To investigate the consequences of compressive forces on CCS dynamics, we used HeLa cells that were genome-edited to express a fluorescently-tagged version of μ2-adaptin (AP2M1), a subunit of the clathrin adaptor AP-2 (Fig. S1A–C). Cells were grown on glass coverslips and confined under an agarose plug under a constant compressive stress of 1 kPa (see Materials and Methods; Fig. S1D) that closely match the reported stress observed in solid tumors (0.21–20 kPa in tumors; negligible in healthy tissues) (Fernández-Sánchez et al., 2015; Kalli and Stylianopoulos, 2018; Nia et al., 2017). We noticed that confinement induced an enlargement of the cell area, and blebs were often observed at the cell edges (Fig. S1E), suggesting that membrane tension is most likely dramatically increased in these conditions (Gauthier et al., 2012). In addition, the nuclei of cells under compression were enlarged and nuclear blebs were also visible at their rim (Fig. S1F). These observations indicate that cells are indeed experiencing compression in our assays. Because compression stress higher than 3.87 kPa has been reported to increase apoptosis in tumor spheroids in vitro (Cheng et al., 2009), we tested whether a transient solid stress of 1 kPa could modulate apoptosis or proliferation rates and found no significant differences between control cells and cells that experienced compression (Fig. S1G,H). In classical culture conditions, HeLa cells display a mixture of dynamic, diffraction-limited CCSs, corresponding to canonical clathrin-coated pits, and long-lived, large CCSs, corresponding to clathrin-coated plaques. We observed that compression globally increased the lifetime of CCSs as well as the occurrence of plaques (as defined by a lifetime greater than 300 s; Fig. 1A,B), thus confirming previous reports (Ferguson et al., 2017). Because integrin αvβ5, which is necessary for clathrin-coated plaque assembly, could possibly play a role in the pressure-induced global increase of CCS lifetime, we treated cells with cilengitide, a potent αvβ5 inhibitor. While CCSs were mostly dynamic in cilengitide-treated cells before pressure, confinement under the agarose gel dramatically increased the lifetime of CCSs as well as the occurrence of stalled CCSs (Fig. 1A,C). These results indicate that the increased lifetime and stabilization of CCSs under compression is independent of αvβ5 integrin and is most likely the consequence of increased membrane tension. Membrane tension was recently shown to regulate the dynamics of CCS components (Bucher et al., 2018). To investigate whether pressure also impacts on the dynamics of major CCS components in our system, we performed fluorescence recovery after photobleaching (FRAP) experiments in cells expressing GFP-tagged μ2-adaptin. We chose to FRAP large and long-lived individual CCSs corresponding to clathrin-coated plaques, because the long-lived nature of these structures allows monitoring of fluorescence recovery over minutes. In control conditions, fluorescence recovery was fast (half time of recovery, t1/2≈8 s) with a plateau reaching ∼80%, thus showing that only ∼20% of AP-2 complexes were immobile at CCSs (Fig. 1D,E). However, the mobile fraction only reached ∼60% and the half time of recovery was increased when pressure was applied to cells (t1/2≈15 s; Fig. 1D,E). Although we cannot strictly exclude that FRAP parameters may be affected by vesicular budding (Chen et al., 2019), these results suggest that cell compression slows down AP-2 turnover in a similar manner as increased membrane tension (Saleem et al., 2015).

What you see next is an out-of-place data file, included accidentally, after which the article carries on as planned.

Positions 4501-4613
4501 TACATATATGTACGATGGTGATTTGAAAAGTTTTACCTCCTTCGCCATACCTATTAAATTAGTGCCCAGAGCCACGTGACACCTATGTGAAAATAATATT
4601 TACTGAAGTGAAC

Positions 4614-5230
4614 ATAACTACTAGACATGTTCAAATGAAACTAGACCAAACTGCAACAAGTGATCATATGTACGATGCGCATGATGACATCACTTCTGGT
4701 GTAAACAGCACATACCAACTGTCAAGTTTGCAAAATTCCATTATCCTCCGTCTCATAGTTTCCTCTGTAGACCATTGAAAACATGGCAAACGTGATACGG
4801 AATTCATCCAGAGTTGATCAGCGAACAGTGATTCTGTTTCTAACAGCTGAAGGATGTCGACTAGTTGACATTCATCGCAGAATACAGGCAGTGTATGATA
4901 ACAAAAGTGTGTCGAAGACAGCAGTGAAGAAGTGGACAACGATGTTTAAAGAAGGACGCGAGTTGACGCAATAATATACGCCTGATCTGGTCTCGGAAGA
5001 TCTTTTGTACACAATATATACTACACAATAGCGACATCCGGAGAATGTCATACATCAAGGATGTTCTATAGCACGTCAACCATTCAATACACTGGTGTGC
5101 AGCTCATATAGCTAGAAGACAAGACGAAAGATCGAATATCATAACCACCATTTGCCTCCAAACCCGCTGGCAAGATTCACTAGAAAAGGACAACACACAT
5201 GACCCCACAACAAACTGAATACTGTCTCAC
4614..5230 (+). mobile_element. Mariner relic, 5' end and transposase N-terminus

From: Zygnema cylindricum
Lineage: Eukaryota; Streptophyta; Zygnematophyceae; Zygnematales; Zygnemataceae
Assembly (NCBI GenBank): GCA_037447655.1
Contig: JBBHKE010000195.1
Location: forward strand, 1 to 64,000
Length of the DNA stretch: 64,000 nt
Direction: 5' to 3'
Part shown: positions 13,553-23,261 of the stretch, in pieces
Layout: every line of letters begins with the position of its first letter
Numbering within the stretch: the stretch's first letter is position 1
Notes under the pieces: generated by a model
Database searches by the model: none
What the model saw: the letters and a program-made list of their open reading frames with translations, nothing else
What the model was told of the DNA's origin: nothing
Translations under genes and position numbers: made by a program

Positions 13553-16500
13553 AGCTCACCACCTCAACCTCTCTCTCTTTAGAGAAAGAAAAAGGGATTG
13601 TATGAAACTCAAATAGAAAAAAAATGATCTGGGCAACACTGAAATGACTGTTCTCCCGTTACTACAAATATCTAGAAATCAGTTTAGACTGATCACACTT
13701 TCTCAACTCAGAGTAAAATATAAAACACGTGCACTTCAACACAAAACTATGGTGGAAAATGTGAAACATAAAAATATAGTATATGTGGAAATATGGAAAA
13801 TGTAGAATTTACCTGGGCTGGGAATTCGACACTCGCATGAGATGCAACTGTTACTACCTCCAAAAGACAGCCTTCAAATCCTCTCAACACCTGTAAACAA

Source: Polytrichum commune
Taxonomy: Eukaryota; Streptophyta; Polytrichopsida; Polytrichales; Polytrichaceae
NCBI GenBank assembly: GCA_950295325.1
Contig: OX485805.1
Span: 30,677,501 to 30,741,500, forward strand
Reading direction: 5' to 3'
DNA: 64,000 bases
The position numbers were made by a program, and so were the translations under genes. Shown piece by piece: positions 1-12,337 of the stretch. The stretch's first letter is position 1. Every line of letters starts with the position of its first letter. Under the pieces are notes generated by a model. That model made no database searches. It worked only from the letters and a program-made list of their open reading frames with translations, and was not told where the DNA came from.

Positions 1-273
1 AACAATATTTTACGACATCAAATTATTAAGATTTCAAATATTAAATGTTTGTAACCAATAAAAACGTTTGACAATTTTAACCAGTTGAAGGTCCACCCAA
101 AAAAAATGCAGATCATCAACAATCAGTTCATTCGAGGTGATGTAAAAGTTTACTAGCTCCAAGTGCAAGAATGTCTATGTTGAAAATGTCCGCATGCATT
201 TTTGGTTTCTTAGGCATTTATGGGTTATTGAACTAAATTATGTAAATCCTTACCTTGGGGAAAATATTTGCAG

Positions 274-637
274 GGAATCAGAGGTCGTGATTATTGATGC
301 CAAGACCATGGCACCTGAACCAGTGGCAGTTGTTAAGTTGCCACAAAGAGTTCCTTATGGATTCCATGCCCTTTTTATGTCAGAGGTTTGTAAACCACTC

Compression leads to CCS-dependent EGFR signaling
Compressive forces have been reported to activate EGFR and downstream ERK signaling (Tschumperlin et al., 2002, 2004). Indeed, we observed that compression triggered transient activation of ERK (ERK1 and ERK2, also known as MAPK3 and MAPK1, respectively) (Fig. 2A,B). Similar observations were made in cells experiencing a hypo-osmotic shock, a condition known to increase membrane tension (Fig. S2A,B). Compression of three different transformed cell lines also led to transient ERK activation (Fig. 2C,D). We also observed that GFP-tagged ERK2 transiently translocated from the cytoplasm to the nucleus when HeLa cells were confined under the agarose plug, thus confirming the activated status of ERK in these conditions (Fig. S2C,D). Pressure-induced ERK activation was dependent on EGFR expression (Fig. 2E,F; Fig. S2E) as well as on EGFR kinase activity, because treatment with the EGFR kinase-activity inhibitor gefitinib inhibited ERK phosphorylation under compression (Fig. 2G,H).
CCSs have been shown to act as platforms that potentiate receptor-mediated signaling, particularly in the case of EGFR (Sigismund et al., 2008; Vieira et al., 1996). Modulation of CCS lifetime is an important regulator of receptor signaling output and, for instance, long-lived clathrin-coated plaques are more potent than dynamic clathrin-coated pits in supporting signaling (Baschieri et al., 2018). Because compression stalls CCS dynamics, we reasoned that compression-induced ERK activation could be at least partially due to the increased lifetime of CCSs induced by mechanical stress. Indeed, we observed that AP-2 subunits or clathrin heavy chain (CHC) knockdown reduced ERK activation under compression (Fig. 2I,J; Fig. S2E). Thus, CCSs are required for full EGFR signaling in compressed cells.